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How To Use The Free Rooms Templates

 
As part of the celebrations for Second Life's 19th birthday, exhibitors were able to offer gifts to visitors, and whilst I had some windchimes to give away, I wasn't able to complete in time the gift I originally intended to offer. Not to be deterred, the gift of a copy of the build that formed my exhibit is now available.

To be clear, what is available is the build of the rooms themselves, rather than the content. I've called them templates because they are effectively blank canvases for anyone to use to create their own unique builds, as well as their own unique 360 degree imagery. 
 
Grab your Free copy of the Rooms Templates from the Marketplace here.

What Are The Rooms Templates? 

 

'Rooms' is a project I've been working on for a while, and consists of three rooms contained inside a black cube. Each room interlocks with the next with the intention of making the viewer/visitor question the space they're in, and by extention the nature of 3D virtual space. This 360 panorama is the end result.


The starting point for the project was to create something that would make 360 degree panoramas in Second Life that had an unexpected feel. The possibility that the rooms might be an interesting place to visit and interect with developed from this.


From that point it also occured to me that since everyone's imagination works in different ways then everyone would construct something different using these rooms. For instance, take a look at this 360 panorama and how it uses space in a similar way, but looks very different. The idea therefore came to be to offer the rooms as templates for people to develop in any direction their creativity took them, in the hope they would create their own amazing 360 degree panoramas, and possibly allow others to visit their builds in Second Life.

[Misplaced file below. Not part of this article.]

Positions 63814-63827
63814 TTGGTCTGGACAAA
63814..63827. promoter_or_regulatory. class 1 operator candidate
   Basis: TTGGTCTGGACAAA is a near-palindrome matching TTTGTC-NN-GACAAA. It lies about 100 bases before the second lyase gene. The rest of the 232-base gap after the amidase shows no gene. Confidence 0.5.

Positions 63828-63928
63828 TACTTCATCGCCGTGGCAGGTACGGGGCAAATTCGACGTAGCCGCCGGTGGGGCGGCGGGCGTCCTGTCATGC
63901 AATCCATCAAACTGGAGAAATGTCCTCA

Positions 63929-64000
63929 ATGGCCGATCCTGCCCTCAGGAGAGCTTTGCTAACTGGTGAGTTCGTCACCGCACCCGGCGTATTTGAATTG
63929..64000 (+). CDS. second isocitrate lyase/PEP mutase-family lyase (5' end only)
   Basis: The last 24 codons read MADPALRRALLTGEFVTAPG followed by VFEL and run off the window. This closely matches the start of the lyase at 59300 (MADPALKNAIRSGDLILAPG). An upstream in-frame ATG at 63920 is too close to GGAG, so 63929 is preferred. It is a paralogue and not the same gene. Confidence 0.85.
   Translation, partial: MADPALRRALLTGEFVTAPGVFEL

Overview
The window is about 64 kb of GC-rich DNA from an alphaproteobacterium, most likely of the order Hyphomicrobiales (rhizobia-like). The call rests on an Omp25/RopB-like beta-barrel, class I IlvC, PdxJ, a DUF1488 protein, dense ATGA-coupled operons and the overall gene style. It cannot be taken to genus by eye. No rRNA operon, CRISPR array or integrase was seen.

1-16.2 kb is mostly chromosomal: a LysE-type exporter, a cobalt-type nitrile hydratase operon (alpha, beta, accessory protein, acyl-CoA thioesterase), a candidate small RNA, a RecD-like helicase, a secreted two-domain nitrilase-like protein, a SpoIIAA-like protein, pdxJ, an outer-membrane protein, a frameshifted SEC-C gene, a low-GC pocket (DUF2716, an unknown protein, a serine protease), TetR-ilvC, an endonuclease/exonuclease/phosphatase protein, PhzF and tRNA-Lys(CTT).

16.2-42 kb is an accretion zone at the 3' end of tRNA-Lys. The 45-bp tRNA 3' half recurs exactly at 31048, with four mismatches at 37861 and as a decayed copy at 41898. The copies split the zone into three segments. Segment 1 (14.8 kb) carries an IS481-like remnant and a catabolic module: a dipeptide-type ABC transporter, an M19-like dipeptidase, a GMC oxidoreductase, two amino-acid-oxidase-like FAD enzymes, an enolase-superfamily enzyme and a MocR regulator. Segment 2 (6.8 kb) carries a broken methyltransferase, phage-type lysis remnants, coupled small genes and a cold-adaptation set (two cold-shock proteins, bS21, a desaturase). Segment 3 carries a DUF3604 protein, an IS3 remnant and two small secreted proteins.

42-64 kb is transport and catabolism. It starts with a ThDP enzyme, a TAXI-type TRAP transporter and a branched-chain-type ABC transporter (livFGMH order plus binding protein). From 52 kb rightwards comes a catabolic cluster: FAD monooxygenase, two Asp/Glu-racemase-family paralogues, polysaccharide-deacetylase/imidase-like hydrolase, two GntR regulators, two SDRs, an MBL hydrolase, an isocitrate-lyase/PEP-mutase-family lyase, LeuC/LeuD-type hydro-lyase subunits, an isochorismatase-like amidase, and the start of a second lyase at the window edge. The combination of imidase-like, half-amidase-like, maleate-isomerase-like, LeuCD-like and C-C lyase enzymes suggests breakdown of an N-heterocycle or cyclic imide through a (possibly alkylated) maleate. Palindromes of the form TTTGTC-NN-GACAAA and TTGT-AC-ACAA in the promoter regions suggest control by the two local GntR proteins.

To find out more about Rooms at SL19B, take a look this blog post.

What Is Included With The Rooms Templates?


When you recieve this item from the Second Life Marketplace it will contain:
  • Land Footprint
  • Rooms Template Rezzer. This is the red box with an arrow on top. This will rez the rooms with windows and views outside of them.
  • Rooms Template Rezzer No Windows. This is the orange box with an arrow on top. This will rez a version of the rooms that has no windows.
  • Rooms Buttons a. These buttons control the views outside the middle room.
  • Rooms Buttons b. These buttons control the views outside the lower room.
  • Rooms Buttons c. These buttons control the views outside the upper room.
The idea of having two versions of the room templates is to add more options for what can be created with them.

Both versions of the rooms are big. The version with windows has a footprint of about 30m x 24m, (and a prim count of 43), whilst the other is around 24m x 23m (with a prim count of 27). Because of this large size, and to help with placement on a parcel, a footprint object has been included, as can be seen above. The purple area shows the footprint of the smaller template, whilst both the purple and green areas together show the footprint of the template with windows.